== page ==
code `etica.f90`

has the equations as a set of first order couple differential equations with (p_x, p_y) as the parameters to vary (we vary only one in this example). This file also has the initial solution for the specified parameters from which we need to continue in order to identify the bifurcations in the system. This is a subtle detail which needs to be kept in mind which is that you always need to know a solution to start continuation. In most cases, we are always able to find the trivial solution, like here \psi(s) = 0, x(s) = s, y(s) = 0 for p_x=p_y=0. An important thing to note is that the function `PVLS`

has 3 parameters that probe the value of \psi(1), x(1), y(1).

```
= load('etica')
etica = run(etica)
mu = mu + run(mu,DS='-')
mu = mu + run(mu('BP1'),ISW=-1)
mu = mu + run(mu('BP1'),DS='-',ISW=-1)
mu = mu + run(mu('BP2'),ISW=-1)
mu = mu + run(mu('BP2'),DS='-',ISW=-1)
mu = mu + run(mu('BP3'),ISW=-1)
mu = mu + run(mu('BP3'),DS='-',ISW=-1)
mu # Relabel solutions
= relabel(mu)
mu # Save to b.mu, s.mu, and d.mu
'mu')
save(mu,# Plot bifurcation diagram
= plot(mu)
p =['psi(1)'])
p.config(bifurcation_y#clean the directory
clean() wait()
```

The `python`

script `etica.auto`

runs the code and finds the bifurcation diagram for the specified set of parameters which we describe in detail now. We can run this code after installing `auto-07p`

by simply typing `auto etica.auto`

in the terminal. The first line in the script loads the files (`c.etica, etica.f90`

) and the `run`

command runs it for the specified constants. Since in the initial solution we start is for p_x =0 and from the constants file we see that p_x \in [-80, 20], running the code continues along the solution branch for p_x \in (0, 20]. We see that there are no bifurcations and we can now take a detour and change the direction of continuation by setting `DS=’-’`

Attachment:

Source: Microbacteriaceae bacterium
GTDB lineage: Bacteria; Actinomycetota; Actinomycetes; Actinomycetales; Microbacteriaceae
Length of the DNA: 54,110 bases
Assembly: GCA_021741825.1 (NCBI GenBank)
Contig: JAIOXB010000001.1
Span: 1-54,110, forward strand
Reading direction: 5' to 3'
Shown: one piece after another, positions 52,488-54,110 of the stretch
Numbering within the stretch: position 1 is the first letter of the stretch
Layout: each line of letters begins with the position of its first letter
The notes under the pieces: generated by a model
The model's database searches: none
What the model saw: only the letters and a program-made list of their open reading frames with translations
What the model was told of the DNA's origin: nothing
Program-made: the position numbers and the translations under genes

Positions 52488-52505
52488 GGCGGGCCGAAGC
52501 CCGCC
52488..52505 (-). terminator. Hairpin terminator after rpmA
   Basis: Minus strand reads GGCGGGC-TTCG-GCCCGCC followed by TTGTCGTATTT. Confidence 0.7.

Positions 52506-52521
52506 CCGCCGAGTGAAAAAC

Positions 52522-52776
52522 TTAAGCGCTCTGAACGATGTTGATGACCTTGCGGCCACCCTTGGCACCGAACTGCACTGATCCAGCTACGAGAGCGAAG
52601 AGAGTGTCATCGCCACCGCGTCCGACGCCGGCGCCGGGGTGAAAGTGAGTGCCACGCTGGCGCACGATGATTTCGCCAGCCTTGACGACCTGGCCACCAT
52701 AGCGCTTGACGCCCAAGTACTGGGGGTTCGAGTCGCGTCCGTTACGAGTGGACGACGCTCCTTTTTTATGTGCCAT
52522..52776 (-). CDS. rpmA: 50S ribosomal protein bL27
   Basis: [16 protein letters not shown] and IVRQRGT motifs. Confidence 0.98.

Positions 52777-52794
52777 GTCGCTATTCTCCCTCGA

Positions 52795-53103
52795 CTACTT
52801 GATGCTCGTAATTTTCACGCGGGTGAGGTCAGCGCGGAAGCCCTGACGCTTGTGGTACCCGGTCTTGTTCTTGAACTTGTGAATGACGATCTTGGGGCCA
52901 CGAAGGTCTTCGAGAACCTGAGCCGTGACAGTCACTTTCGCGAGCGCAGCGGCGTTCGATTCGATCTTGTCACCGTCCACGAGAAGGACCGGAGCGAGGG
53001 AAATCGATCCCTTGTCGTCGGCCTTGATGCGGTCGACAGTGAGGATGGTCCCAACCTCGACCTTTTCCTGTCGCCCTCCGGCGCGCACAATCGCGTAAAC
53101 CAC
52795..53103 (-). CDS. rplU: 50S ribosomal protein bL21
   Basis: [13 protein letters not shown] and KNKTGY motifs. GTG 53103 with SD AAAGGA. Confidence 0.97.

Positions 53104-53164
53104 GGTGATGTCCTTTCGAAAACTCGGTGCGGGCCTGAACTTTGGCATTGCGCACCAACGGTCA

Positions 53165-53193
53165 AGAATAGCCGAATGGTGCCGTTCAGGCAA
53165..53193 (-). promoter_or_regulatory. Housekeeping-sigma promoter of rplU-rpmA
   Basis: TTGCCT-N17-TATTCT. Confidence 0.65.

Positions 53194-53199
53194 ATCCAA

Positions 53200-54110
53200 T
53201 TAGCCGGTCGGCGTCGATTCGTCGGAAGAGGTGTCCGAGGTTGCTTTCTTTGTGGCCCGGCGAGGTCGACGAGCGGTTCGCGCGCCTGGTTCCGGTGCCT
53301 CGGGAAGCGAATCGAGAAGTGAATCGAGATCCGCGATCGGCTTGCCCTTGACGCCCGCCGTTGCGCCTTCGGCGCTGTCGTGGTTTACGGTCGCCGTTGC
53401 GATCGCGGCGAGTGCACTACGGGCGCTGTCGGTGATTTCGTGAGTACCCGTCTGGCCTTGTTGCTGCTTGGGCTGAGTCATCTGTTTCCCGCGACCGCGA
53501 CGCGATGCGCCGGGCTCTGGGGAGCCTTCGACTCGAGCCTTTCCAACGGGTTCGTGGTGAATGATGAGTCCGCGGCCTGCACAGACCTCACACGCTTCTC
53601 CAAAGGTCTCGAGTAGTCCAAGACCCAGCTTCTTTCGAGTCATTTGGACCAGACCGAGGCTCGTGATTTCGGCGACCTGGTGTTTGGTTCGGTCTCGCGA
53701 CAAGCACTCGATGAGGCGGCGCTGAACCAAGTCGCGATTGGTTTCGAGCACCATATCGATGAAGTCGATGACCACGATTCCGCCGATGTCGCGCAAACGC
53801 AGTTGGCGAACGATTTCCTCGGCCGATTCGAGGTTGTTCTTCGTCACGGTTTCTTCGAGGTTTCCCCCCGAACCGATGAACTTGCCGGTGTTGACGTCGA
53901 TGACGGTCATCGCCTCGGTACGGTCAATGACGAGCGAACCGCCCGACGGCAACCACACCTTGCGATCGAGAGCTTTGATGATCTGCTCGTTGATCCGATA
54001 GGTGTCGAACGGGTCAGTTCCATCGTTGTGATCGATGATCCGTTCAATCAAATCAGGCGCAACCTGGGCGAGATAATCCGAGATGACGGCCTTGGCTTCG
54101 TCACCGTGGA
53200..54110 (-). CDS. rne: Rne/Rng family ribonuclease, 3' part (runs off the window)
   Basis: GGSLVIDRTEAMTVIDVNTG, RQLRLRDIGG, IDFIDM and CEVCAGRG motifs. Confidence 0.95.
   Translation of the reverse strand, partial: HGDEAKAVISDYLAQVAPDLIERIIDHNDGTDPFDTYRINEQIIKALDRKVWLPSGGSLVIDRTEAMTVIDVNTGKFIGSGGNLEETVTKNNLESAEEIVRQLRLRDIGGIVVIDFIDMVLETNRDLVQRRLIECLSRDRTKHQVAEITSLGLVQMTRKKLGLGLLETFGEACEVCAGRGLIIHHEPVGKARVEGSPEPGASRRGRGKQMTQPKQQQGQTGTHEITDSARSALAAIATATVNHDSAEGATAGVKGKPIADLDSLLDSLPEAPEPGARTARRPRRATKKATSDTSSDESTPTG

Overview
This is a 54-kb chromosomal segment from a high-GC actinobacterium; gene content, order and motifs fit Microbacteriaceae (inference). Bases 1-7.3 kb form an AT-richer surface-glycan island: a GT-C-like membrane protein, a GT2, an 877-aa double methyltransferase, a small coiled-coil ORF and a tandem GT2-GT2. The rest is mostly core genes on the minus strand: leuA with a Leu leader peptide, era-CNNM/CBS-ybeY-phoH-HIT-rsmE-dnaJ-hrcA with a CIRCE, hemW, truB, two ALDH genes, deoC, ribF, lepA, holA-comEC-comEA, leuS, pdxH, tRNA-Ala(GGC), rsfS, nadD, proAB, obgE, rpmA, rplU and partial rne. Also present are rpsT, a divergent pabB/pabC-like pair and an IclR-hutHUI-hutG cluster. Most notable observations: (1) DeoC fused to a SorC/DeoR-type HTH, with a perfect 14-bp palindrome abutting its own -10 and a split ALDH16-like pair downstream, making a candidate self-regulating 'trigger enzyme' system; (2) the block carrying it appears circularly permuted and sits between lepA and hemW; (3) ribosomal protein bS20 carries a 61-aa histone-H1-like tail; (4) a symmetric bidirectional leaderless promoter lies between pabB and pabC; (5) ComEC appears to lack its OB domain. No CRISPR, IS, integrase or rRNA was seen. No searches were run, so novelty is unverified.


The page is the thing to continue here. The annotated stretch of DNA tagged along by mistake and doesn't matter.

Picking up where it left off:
which will continue now from p_x =20 \rightarrow -80. We find there are 3 bifurcation points that are displayed as `BP`

i, which stands for Branch Point (other solution types are described in chapter 6 in the manual) and i=1,2,3 is the index of the branch point. We can now change the solution branch from the original branch, which is the straight configuration of the elastica, to the bent configuration using `ISW=-1`

and continue till p_x =-80. We then continue along the negative direction to identify the solution when elastica is bent the opposite direction. We then move to the next branch starting at `BP2`

and perform the same set of actions, similarly for `BP3`

. All the results are then saved and can also be visualized using the plot interface. However we use the results saved in the `s.mu`

to plot the solution. We briefly describe how this works and the implementation is provided in the `plotElastica.ipynb`

.

When we save the results, `auto-07p`

generates 3 files `b.mu, s.mu, d.mu`

corresponding to bifurcation diagram, solution and diagnostics. The bifurcation diagram has information very similar to what is displayed in the terminal when we run the program but with finer resolution depending on the specified parameters. The solution file on the other hand get saved every textttNPR steps as specified in the constant file. Further the solution file is a single file with all the solutions and thus has a specific format in which it is saved. The initial lines in the file have the parameter values at which the solution is saved followed by the solution itself. We process the bifurcation diagram and the solution using `python`

package `pandas`

which makes it easy to segregate and plot the data.

I am sharing here the format of the output file taken from this link, which has valuable information on how to process the files and will help make sense of the jupyter-notebook I have shared.